Intended Audience: General.

Hard/software Needs: A computer with PowerPoint, a projector and a screen.


Chaim Weitzmann, World War I and the Acetone-Butanol Fermentation

Faculty Member's Name: Michael Hanophy, Ph.D.

Faculty Contact Information: [email protected]

Description of Presentation: The era of the First World War was a time of great scientific advances, including many in the field of microbiology. Among these was Chaim Weizmann’s development of the acetone-butanol-ethanol fermentation, the microbial process developed for large-scale chemical production. In addition to the importance of acetone and butanol production to the Allied war effort, patents of Weitzmann’s techniques indicate that he was the first ever to develop a procedure to modify and improve an industrial bacterial strain.

Intended Audience: General.

Hard/software Needs: A computer with PowerPoint, a projector and a screen.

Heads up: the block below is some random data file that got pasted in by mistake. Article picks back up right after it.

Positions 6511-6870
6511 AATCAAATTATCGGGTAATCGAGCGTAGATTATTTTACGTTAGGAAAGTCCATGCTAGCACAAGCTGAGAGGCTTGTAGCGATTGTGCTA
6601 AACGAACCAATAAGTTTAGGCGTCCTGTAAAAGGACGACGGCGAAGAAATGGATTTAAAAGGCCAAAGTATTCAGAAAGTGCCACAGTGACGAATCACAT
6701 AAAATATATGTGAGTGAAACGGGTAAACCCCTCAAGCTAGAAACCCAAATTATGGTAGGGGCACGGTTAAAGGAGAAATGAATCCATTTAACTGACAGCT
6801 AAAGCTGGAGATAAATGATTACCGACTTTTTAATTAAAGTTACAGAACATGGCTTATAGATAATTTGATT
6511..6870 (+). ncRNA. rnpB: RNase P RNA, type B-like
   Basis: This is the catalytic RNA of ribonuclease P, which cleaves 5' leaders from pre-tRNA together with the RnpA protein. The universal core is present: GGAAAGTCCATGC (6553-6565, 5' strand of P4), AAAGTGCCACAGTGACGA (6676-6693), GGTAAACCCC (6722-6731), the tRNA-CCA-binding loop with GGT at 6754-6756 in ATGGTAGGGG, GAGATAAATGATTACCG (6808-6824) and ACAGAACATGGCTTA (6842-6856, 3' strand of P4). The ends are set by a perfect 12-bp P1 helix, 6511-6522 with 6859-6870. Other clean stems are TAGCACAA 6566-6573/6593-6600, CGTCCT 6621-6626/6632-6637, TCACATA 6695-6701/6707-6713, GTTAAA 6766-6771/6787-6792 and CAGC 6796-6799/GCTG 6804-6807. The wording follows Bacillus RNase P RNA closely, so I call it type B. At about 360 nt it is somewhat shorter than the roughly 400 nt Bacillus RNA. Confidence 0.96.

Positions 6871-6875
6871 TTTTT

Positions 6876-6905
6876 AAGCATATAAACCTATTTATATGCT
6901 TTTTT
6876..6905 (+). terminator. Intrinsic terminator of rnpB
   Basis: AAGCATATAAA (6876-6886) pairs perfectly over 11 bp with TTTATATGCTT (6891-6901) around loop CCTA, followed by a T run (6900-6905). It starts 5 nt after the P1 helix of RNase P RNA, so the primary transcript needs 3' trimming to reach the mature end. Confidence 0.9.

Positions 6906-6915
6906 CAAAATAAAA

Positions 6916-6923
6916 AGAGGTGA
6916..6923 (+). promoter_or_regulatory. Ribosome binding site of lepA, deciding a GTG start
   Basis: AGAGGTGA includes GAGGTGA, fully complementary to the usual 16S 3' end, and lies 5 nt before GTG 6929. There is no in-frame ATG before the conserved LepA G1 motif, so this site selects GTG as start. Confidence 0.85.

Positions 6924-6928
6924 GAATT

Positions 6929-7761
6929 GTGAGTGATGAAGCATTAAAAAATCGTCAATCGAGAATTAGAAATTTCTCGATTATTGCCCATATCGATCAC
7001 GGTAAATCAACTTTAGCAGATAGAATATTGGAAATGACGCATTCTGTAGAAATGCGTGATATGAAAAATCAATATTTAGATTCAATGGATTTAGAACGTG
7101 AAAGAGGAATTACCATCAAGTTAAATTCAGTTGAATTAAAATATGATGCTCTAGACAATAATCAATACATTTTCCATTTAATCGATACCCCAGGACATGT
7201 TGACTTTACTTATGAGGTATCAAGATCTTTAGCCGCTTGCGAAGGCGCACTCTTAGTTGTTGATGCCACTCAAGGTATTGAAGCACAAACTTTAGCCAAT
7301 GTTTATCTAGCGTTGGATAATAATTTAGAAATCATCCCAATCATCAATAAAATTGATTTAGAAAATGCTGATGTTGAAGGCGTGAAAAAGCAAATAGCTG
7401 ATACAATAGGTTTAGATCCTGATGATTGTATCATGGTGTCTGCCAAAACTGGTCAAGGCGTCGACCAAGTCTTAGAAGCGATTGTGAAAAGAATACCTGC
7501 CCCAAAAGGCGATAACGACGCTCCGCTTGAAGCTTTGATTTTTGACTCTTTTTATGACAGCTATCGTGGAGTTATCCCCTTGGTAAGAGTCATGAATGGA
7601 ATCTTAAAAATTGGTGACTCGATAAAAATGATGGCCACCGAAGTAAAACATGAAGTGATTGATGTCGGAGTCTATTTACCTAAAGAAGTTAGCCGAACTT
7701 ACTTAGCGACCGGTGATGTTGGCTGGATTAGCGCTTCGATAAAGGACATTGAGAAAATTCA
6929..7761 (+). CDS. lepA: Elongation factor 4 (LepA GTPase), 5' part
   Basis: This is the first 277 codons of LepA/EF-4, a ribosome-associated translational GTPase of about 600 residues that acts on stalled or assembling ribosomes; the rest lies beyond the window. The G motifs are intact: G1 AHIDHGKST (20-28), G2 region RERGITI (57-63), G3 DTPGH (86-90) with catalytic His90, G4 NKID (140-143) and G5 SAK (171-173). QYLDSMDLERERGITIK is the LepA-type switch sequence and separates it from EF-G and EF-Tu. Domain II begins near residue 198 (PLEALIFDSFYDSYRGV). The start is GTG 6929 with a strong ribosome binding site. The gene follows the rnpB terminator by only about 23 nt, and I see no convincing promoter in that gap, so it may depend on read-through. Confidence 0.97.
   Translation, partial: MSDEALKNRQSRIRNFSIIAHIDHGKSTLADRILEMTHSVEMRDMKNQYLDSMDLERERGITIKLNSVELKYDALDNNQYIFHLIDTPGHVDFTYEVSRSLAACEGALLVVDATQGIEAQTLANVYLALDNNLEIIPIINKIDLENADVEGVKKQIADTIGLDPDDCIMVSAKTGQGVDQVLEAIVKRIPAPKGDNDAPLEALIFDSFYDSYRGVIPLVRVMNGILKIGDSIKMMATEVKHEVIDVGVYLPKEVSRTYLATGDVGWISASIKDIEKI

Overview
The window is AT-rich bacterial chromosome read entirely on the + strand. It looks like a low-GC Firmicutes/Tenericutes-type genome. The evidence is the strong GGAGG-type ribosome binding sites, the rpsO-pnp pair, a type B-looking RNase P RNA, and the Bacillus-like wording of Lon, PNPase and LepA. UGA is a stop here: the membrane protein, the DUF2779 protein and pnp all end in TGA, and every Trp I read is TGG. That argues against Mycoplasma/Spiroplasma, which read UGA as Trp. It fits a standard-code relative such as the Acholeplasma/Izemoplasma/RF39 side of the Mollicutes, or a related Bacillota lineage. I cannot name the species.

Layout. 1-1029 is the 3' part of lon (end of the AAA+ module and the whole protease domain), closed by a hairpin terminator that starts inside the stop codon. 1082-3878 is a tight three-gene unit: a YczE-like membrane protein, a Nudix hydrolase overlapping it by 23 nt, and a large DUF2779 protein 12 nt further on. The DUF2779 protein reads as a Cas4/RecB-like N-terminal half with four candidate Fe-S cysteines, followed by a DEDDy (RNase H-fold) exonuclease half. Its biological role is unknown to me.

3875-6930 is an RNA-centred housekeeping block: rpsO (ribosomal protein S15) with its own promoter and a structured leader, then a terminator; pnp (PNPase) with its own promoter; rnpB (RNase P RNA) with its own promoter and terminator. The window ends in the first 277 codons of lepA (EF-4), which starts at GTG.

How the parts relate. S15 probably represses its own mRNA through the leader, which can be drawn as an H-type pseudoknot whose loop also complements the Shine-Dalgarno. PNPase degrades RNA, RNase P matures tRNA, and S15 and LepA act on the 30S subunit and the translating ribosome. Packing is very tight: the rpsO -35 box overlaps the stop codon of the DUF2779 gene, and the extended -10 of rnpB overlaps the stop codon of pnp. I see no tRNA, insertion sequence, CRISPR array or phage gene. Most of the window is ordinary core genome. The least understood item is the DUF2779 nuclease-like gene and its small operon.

Computer Science

Quantum Computers and Shor's Algorithm

Faculty Member's Name: Bill McAllister

Faculty Contact Information[email protected]

Description of Presentation: This next generation of computers will be made from a different building block than that of our current computers, and will have the ability to communicate with each other at speeds faster than the speed of light. But do they already exist, and if so how are they being used?

Intended Audience: High school students.

Hard/software Needs: Ability to project PowerPoint slides.

Development

Changing Organizations — Effectively!

Faculty Member's NameAlan G. Vitters, Ph.D.

Faculty Contact Information[email protected]

Description of Presentation: The presentation focuses on a basic model for managing organization change and development. Specific strategies are addressed that use structural and process change to enhance effectiveness and efficiency.

Intended Audience: Varied — to be customized.

Hard/software Needs: Overhead projector to support a PC laptop.

Education

Let The Games Begin! Supporting Literacy at a Play-Based Laboratory Preschool

Children at the Dillon Center sitting around a table doing an art projectFaculty Member's NameKaren Russo, Ed.D. and Susan Straut Collard, Ph.D.

Faculty Contact Information[email protected] and [email protected]